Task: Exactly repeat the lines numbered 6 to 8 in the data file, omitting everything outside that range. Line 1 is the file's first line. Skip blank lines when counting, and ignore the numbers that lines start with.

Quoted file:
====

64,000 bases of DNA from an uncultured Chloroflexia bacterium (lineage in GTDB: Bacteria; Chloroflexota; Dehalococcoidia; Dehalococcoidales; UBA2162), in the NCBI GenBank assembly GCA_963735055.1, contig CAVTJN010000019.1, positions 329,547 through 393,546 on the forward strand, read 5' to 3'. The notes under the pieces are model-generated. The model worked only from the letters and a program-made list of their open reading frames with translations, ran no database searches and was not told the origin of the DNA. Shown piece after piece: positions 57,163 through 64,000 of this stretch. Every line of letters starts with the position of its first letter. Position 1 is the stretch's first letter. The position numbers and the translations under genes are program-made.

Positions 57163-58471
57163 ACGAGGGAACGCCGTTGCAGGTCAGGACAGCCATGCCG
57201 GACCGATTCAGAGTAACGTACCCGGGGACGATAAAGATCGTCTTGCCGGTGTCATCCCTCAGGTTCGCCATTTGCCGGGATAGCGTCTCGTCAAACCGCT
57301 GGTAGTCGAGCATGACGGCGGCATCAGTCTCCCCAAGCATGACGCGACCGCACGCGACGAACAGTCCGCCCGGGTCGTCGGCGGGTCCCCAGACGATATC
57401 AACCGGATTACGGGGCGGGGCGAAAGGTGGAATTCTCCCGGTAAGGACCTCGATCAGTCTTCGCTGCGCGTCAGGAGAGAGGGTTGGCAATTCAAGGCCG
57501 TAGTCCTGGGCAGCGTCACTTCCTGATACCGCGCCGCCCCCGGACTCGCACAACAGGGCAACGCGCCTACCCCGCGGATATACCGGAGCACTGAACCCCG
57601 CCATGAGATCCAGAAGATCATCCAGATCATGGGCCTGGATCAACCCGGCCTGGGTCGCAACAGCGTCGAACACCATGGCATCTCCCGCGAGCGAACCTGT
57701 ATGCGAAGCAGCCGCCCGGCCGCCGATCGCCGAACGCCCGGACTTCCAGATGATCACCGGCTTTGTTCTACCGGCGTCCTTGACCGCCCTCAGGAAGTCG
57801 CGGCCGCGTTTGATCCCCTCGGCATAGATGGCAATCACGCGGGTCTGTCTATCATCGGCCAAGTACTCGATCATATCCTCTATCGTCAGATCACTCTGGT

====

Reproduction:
57401 AACCGGATTACGGGGCGGGGCGAAAGGTGGAATTCTCCCGGTAAGGACCTCGATCAGTCTTCGCTGCGCGTCAGGAGAGAGGGTTGGCAATTCAAGGCCG
57501 TAGTCCTGGGCAGCGTCACTTCCTGATACCGCGCCGCCCCCGGACTCGCACAACAGGGCAACGCGCCTACCCCGCGGATATACCGGAGCACTGAACCCCG
57601 CCATGAGATCCAGAAGATCATCCAGATCATGGGCCTGGATCAACCCGGCCTGGGTCGCAACAGCGTCGAACACCATGGCATCTCCCGCGAGCGAACCTGT